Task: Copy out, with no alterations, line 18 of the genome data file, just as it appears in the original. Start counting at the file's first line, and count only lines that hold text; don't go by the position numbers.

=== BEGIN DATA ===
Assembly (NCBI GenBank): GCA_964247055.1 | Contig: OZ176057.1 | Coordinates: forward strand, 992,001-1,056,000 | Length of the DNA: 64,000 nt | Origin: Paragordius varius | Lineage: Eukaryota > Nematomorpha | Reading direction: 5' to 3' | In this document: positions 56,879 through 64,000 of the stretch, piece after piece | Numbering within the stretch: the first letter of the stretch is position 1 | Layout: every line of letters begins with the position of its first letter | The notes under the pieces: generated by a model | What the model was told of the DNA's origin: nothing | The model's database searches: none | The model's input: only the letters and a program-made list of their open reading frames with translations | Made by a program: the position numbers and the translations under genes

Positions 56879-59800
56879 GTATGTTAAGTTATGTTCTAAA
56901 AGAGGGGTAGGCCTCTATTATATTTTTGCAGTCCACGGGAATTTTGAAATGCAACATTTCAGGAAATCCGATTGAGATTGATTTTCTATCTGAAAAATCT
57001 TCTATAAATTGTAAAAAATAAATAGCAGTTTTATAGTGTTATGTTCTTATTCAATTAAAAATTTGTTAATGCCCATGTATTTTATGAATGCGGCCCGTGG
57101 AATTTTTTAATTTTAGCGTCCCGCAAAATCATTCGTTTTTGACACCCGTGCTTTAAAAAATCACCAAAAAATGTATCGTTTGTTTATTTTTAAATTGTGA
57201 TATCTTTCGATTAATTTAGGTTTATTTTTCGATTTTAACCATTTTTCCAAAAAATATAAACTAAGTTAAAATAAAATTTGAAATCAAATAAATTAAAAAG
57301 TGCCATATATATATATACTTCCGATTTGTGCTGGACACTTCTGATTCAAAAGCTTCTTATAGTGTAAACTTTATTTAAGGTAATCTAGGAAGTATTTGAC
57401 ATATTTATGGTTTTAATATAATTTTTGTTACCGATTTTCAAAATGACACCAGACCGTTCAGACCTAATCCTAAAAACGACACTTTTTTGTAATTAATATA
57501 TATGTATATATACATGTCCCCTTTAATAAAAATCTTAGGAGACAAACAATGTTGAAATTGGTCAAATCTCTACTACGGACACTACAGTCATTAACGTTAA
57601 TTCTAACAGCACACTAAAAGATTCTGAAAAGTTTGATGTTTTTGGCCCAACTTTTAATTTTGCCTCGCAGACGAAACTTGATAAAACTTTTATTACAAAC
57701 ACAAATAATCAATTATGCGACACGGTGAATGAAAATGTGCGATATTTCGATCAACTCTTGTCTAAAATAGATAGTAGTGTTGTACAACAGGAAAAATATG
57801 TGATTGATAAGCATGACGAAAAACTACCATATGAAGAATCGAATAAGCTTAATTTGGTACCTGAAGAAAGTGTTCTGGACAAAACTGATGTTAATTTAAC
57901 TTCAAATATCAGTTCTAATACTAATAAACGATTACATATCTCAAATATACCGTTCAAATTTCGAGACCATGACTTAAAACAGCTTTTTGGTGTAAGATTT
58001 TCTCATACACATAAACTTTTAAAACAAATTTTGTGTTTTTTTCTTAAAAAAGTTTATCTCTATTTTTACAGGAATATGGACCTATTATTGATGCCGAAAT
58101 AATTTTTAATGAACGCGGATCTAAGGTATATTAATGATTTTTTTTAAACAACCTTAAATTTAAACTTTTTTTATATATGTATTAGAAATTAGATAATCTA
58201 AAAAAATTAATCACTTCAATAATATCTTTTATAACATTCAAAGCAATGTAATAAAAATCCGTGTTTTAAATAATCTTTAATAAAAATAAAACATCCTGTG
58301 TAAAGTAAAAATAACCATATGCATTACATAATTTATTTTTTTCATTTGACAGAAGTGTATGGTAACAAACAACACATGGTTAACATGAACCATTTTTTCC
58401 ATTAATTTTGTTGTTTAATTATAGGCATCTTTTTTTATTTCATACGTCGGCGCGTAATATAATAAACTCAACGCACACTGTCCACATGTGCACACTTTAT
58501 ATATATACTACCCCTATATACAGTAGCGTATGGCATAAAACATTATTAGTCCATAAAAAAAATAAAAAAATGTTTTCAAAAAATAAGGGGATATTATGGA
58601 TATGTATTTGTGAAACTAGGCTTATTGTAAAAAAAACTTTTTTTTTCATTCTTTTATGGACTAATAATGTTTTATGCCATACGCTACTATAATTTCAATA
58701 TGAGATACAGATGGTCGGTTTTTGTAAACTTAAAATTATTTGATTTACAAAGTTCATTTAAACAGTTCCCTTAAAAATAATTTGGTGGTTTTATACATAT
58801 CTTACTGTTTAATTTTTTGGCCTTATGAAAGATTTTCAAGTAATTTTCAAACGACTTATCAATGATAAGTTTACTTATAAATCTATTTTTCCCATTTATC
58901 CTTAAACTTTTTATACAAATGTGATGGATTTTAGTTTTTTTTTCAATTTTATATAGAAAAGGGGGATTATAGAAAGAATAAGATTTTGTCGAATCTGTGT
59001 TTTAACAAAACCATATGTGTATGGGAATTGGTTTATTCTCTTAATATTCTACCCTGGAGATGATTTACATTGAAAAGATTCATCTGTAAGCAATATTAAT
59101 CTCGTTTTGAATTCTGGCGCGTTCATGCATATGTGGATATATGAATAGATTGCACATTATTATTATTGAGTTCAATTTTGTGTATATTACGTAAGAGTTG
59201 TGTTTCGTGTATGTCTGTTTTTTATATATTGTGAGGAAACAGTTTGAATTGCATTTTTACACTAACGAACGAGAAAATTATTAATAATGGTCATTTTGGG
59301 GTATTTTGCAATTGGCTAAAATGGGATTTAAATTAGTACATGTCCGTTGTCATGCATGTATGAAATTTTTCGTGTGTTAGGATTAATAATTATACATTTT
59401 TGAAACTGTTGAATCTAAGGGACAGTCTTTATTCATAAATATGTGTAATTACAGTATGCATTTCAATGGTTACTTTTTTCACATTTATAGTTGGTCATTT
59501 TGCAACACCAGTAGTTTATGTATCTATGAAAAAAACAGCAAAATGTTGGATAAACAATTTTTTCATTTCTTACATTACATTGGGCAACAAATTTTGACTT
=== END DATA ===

58301 TAAAGTAAAAATAACCATATGCATTACATAATTTATTTTTTTCATTTGACAGAAGTGTATGGTAACAAACAACACATGGTTAACATGAACCATTTTTTCC